The clause in the notice in reference to the assessment of the expense of the work, for the performance of which proposals were desired, must be deemed to have been inserted for some purpose; and this purpose must, if practicable, be ascertained, and have effect in determining what was the substance of the contract. It is a general rule that in its exposition effect should, if possible, be given to every part of a contract. This notice was published in pursuance of a provision in the charter of the city for a similar notice such a case, which provision has apparently a twofold object: to inform the citizens of the pending application for the improvement, and when it will be finally acted upon, and to call for proposals to do the work; but the charter does not require any such clause in the notice as that in question. It is hardly reasonable to suppose that the common council deemed it important to insert that clause in the notice in this case for the information of the citizens; for it must be assumed that the citizens were so far acquainted with the charter of the city as to know, what appears by it, that it imposes upon the common council the duty of assessing the expense in the case of such an improvement precisely as if that clause is expressed. It is not apparent that it would be of any service, so far as the citizens were concerned. It must then be regarded, if it had any purpose, as designed for those who might propose for the work; and it is not easy to see how it would be of the slightest moment to them unless it would enter into a contract formed by the making of a proposal under the notice, and the acceptance of the proposal by the city. If the city would be bound to pay the expense before it should be assessed and collected with due diligence, it would be wholly immaterial to a contractor how the city would raise the money. But viewing the provision as intended to be a part of the contract, its importance in the notice, in reference to making proposals, is obvious, as it would bind the contractor for the work to look for his compensation to the proceeds of an assessment, if proper diligence was employed by the city, after the completion of the work and the ascertainment of its cost, to raise the amount in that mode. I am unable, after much consideration, to attach any other purpose to this clause, and this appears to me to be a plain and sensible one. The common council probably were not willing, if they could do so, to subject the city to the payment of this expense otherwise than by raising the amount by assessment and then handing it over to the contractor; and a contract to this effect would seem to be precisely what the charter contemplates in reference to paying for such improvements. The charter may properly be regarded, in giving a construction to the contract, as both parties must be considered to have acted in view of it; the common council because it prescribes their powers and duties, and the contractor because it is expressly referred to in the notice, and because it was his duty, in making the contract, to look into the charter and learn the duties and powers of the public agents with whom he was dealing.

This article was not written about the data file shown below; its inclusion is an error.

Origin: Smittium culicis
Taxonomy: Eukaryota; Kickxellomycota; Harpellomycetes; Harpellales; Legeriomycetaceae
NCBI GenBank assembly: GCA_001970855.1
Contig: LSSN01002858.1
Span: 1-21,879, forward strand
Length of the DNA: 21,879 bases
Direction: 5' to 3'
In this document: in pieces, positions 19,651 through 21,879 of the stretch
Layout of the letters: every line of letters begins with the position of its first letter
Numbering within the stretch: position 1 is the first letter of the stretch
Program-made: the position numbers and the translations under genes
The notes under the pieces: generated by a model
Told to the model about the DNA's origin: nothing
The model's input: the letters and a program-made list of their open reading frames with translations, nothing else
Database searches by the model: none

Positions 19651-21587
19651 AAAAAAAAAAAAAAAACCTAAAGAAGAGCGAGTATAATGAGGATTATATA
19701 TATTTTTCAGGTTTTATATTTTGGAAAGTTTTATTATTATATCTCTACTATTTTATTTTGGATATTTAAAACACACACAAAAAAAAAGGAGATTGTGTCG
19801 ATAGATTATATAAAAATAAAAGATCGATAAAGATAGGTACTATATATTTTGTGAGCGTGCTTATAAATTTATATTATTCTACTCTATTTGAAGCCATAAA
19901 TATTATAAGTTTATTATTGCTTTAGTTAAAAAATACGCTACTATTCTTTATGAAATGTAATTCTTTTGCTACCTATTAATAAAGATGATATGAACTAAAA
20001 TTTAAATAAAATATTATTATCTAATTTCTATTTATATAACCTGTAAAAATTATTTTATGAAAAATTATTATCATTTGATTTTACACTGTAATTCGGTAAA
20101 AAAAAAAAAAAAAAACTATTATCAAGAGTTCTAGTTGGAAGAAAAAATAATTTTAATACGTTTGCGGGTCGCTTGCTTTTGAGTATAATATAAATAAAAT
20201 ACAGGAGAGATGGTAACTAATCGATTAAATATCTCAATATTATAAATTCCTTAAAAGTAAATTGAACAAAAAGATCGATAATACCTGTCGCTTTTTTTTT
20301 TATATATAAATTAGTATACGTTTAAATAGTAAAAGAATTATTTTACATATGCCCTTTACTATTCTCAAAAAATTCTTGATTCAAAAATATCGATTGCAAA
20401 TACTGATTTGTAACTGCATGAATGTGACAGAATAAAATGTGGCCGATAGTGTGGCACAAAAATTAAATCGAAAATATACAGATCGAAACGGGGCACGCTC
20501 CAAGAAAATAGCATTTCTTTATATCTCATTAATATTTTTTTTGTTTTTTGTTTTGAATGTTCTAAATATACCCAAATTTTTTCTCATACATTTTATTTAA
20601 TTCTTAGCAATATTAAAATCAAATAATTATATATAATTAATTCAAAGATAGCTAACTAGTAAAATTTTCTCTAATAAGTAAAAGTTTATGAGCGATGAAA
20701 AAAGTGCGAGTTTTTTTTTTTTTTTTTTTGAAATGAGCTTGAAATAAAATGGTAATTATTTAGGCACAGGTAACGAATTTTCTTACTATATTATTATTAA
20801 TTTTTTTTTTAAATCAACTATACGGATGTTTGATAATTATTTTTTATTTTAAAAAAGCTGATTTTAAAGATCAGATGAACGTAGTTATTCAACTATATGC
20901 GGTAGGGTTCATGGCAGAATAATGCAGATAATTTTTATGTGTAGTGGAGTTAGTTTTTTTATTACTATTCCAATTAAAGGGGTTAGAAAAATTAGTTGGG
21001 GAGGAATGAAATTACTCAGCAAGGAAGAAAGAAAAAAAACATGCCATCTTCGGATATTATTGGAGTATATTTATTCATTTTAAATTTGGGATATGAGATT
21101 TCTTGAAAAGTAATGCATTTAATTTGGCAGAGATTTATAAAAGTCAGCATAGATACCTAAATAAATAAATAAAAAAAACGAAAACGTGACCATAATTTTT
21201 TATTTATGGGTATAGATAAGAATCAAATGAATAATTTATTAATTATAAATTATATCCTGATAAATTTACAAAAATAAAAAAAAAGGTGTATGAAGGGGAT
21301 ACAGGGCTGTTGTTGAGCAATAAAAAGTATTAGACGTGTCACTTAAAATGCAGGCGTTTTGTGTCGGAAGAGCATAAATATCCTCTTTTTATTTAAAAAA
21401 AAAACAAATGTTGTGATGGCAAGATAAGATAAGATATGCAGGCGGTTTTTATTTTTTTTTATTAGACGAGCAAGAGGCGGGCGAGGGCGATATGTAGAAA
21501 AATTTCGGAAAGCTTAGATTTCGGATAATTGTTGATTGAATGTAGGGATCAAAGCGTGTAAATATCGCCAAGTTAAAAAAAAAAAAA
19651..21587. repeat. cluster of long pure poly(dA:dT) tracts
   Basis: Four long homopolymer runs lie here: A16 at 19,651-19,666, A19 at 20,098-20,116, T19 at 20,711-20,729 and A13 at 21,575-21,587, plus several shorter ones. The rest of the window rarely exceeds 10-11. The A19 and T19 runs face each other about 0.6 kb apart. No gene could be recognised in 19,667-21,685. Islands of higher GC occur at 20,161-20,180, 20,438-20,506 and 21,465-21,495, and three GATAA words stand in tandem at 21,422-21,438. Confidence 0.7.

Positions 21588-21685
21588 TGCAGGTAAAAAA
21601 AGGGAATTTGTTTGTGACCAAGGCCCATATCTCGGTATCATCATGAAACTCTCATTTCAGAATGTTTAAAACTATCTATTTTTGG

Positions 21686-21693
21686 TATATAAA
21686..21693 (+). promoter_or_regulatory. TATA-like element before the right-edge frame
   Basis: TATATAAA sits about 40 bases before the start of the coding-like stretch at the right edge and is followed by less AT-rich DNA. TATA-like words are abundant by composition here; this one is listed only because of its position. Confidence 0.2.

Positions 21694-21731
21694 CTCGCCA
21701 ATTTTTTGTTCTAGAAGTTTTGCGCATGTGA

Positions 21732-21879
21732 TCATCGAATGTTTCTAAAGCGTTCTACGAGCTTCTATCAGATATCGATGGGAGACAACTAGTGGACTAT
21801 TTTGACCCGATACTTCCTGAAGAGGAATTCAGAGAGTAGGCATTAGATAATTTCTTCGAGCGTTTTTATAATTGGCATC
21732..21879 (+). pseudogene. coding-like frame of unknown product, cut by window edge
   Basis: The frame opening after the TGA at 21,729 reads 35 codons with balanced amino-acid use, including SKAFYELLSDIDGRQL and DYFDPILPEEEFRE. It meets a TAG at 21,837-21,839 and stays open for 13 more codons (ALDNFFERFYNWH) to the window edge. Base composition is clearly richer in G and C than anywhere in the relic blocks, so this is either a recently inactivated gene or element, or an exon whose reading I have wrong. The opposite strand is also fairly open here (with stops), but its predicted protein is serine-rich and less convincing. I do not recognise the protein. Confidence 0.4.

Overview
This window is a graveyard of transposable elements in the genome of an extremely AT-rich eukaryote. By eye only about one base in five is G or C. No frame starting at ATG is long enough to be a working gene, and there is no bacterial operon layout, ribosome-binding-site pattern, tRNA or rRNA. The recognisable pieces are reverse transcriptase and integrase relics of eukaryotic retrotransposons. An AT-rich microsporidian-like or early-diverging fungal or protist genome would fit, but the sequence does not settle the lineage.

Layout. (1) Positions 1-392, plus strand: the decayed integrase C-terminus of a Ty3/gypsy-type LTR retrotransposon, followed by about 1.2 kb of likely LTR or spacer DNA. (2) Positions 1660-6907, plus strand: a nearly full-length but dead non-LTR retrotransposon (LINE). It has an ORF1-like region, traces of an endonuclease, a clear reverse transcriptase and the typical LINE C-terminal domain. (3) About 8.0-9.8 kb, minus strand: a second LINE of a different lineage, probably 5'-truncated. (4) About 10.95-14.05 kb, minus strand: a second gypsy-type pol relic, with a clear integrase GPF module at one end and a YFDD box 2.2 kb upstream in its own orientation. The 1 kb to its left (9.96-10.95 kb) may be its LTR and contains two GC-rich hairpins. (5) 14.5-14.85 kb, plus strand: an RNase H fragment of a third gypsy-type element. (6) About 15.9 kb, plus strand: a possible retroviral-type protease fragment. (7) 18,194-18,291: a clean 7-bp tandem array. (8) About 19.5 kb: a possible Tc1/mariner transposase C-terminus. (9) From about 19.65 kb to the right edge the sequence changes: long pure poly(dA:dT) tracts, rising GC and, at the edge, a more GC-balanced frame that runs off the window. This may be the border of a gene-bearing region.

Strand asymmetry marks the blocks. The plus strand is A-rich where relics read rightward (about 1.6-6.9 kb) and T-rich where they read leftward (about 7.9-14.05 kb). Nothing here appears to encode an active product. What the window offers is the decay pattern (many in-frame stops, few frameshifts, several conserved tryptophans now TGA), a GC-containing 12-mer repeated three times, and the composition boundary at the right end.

The statement in the notice, "the expense thereof to be assessed," being a part of the contract, obviously imports that the demand of Cossleman was to be paid through such an assessment; and there being no other express provision for payment none other exists. The provision made excludes the idea of any other.

Entertaining these views of the case, I think the nonsuit was properly granted, and that the judgment should be affirmed.

HARRIS, J., dissented; all the other judges concurring,

Judgment affirmed.


Summaries of

Hunt v. City of Utica

Court of Appeals of the State of New York
Dec 1, 1858
18 N.Y. 442 (N.Y. 1858)

In Hunt v. City of Utica (18 N.Y. 442) and Weston v. City of Syracuse (158 id. 274) a similar clause was embodied in the agreement in each instance, and in fact it is quite common whenever local improvements are made in a city, and we do not find that it has received the condemnation of the courts.

Summary of this case from Kronsbein v. City of Rochester
Case details for

Hunt v. City of Utica

Case Details

Full title:HUNT v . THE CITY OF UTICA

Court:Court of Appeals of the State of New York

Date published: Dec 1, 1858

Citations

18 N.Y. 442 (N.Y. 1858)

Citing Cases

Byrne v. Savoy Shirt Co.

It is referred to in the copy order of the assignor, and I think that the parties intended that the two taken…

Weston v. City of Syracuse

* * *" This clause in the contract is not an unusual one, nor is it, or at least an equivalent provision, a…